The next thing we did was find some advice. I was walking around a bookstore and found a book titled The Highly Sensitive Child by Elaine Aron. Well, I grabbed it with both hands, did a little happy dance, and purchased it immediately. The title alone affirmed that I was on the right path! It was such a wonderful eye-opener and it gave us a real sense of direction with our son, and also a sense of celebration. How lucky are we to have this beautiful little spirit in our house? And how can we best raise him to be strong and confident without losing one bit of this gift of sensitivity? Since 20% of people are naturally sensitive, it goes to show that this is not an evolutionary anomaly that is breeding out, but that the human race specifically requires a large portion of its population to be sensitive. Perhaps because of the peace-making ability, these are the people who lead us away from pride and war, and towards integration and forgiveness.
The book talks about a sensitive child as having heightened awareness of almost every situation. They will notice details, comment on your clothes or hair from a young age, notice if a piece of furniture has been removed from the room, or notice before anyone else if a favourite teacher is not at school. They will often be overwhelmed by this hypersensitivity. A strong criticism can often drive these kids into their shells for extended periods of time. The trick is to talk to them, not shout at them (unless of course it is deserved and they are being like any kid and deliberately misbehaving!)
You will notice that just the threat of discipline is often enough to control behaviour. They are goody-two-shoes because they do not like conflict, and they absolutely thrive in positive affirmation. In fact, positive affirmation of their actions is the key way in getting these kids to become more confident and assertive. And not the “you are so good at that” kind of stuff, but more the “you have done such a good job!” kind of stuff.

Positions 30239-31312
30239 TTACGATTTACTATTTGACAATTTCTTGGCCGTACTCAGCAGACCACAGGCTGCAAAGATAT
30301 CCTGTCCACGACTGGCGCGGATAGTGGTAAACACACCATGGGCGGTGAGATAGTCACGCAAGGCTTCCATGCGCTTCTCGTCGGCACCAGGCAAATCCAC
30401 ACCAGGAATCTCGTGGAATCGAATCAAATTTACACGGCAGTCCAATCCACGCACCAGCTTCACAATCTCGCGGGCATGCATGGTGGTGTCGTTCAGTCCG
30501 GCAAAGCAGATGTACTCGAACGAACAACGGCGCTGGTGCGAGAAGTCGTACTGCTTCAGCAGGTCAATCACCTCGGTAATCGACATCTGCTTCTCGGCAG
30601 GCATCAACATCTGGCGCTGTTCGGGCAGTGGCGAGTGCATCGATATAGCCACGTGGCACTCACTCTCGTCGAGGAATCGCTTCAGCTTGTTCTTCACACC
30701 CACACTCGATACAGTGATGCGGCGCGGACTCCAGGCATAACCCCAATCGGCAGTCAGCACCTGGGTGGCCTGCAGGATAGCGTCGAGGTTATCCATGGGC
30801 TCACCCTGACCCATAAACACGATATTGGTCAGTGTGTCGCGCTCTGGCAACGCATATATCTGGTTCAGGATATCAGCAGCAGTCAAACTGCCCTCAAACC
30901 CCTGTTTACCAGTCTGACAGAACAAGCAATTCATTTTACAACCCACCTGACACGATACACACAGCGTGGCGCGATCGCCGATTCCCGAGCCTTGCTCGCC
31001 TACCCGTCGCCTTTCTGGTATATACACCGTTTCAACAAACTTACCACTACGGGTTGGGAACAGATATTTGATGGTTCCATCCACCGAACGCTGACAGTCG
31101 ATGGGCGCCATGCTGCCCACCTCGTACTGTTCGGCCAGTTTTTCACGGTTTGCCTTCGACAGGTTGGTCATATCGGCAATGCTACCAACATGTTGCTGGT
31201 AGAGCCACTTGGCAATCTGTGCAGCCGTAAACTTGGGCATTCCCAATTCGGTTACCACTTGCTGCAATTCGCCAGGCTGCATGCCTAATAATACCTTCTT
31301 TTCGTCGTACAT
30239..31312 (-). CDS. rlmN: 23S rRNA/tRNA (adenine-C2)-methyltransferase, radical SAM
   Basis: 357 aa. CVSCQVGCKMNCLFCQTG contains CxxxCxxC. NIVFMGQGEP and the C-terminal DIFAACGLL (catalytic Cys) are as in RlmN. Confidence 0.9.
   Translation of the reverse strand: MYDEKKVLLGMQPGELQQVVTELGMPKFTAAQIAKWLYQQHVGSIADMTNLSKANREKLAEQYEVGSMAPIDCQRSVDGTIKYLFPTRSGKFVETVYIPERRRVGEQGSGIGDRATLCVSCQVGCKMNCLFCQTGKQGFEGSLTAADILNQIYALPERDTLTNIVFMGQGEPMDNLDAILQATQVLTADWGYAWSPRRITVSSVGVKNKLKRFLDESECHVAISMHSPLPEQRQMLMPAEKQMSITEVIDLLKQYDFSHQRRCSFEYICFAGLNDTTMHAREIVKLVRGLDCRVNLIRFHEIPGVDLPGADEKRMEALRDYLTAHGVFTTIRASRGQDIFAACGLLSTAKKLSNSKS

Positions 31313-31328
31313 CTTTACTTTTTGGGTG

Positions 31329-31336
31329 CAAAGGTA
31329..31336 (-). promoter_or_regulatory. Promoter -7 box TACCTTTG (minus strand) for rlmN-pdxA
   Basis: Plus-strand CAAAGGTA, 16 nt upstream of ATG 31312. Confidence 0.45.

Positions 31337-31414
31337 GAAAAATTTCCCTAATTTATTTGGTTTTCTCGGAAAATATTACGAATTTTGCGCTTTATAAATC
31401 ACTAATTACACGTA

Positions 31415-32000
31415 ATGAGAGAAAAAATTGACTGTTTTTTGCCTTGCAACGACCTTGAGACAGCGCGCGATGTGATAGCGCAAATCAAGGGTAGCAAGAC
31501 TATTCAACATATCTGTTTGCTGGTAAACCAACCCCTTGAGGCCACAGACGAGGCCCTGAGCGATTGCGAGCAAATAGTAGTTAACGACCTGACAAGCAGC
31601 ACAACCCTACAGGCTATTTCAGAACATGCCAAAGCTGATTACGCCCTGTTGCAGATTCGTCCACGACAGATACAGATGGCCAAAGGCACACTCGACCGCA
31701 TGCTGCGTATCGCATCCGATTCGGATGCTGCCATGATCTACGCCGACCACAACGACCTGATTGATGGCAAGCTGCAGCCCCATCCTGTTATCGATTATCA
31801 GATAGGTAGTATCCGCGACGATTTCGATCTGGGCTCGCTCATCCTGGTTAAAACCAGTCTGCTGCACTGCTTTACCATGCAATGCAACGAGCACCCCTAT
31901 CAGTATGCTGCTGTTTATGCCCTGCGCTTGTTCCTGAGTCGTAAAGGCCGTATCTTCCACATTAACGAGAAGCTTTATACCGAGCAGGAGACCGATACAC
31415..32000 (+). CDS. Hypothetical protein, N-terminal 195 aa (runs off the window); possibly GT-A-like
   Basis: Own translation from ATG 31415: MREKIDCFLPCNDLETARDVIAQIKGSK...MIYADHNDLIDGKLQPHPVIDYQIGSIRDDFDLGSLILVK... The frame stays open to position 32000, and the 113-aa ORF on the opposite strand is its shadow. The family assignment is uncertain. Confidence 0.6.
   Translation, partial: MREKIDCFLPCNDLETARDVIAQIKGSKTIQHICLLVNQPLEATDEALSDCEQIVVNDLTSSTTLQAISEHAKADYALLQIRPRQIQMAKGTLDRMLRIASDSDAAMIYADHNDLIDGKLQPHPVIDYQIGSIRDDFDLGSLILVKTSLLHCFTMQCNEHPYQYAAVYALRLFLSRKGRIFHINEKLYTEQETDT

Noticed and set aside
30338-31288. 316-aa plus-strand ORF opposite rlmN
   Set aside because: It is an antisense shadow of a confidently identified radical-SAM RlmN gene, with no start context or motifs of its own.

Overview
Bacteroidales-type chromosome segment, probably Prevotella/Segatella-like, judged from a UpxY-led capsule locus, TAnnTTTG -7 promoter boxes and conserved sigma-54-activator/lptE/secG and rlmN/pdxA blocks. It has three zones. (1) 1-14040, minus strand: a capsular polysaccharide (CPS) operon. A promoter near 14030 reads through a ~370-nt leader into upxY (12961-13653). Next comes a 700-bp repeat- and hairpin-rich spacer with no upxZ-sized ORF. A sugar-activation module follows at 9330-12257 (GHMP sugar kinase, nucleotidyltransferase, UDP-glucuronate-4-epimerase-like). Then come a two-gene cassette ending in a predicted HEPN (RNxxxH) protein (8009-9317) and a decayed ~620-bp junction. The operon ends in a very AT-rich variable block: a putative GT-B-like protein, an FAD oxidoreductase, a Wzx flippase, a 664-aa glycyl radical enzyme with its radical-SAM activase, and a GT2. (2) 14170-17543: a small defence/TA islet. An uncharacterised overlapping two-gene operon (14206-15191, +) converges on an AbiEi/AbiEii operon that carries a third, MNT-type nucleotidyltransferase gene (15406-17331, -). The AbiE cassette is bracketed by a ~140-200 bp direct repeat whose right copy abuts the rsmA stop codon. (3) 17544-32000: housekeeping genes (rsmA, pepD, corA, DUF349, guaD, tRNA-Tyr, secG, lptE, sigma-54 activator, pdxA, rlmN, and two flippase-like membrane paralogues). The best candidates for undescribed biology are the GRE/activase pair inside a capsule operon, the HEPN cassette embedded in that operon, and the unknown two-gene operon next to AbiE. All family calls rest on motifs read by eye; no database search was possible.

See the thing is, if you are willing to put in the effort now, you will avoid the two sad outcomes of an emotionally undernourished or bullied sensitive: Over-sensitivity (people who are so reactive that you feel like you need to walk on eggshells around them) and Insensitivity (noticeably bolshy, rude responses that get most people’s backs up). Both of these characteristics, I believe, stem from naturally sensitive children having had their self-esteems smashed and their natural inclinations criticised relentlessly by parents who believe that they should toughen up.
I was lucky enough to be raised by wonderfully loving and caring parents, but I have seen the impact on sensitive friends who were not so lucky, and those implications last a lifetime. There is a great deal of psychological damage done when someone who is sensitive to criticism is criticised their whole young life.
On a really positive note, my son has gone from a little boy who struggled to engage with people at all, to the point where we really worried about his behaviour, to being supremely confident and happy, in a very short space of time. He is still sensitive, but he talks himself through thunderstorms now, and is often just a regular naughty little boy. Can you believe it, but that is actually a relief for me?! It was as if he was old before his time, until we understood him, and now he feels free and unafraid to be little.
So if you think that you have a particularly sensitive child, I recommend that you take a step back from your culturally ingrained responses, and educate yourself. Especially if you are not particularly sensitive yourself. Think about what you want for your child when they are an adult.
I want my son to feel no need to apologise for his gifts of empathy and foresight. I want him to be free to use those gifts to succeed in his chosen field, as well as to succeed as a father if that is in store for him. And I want our society to celebrate these gifts too. Surely, we are a better world for these people? And I’m not just saying that because I’m his mum…
Photo of a boy in the dark courtesy of Shutterstock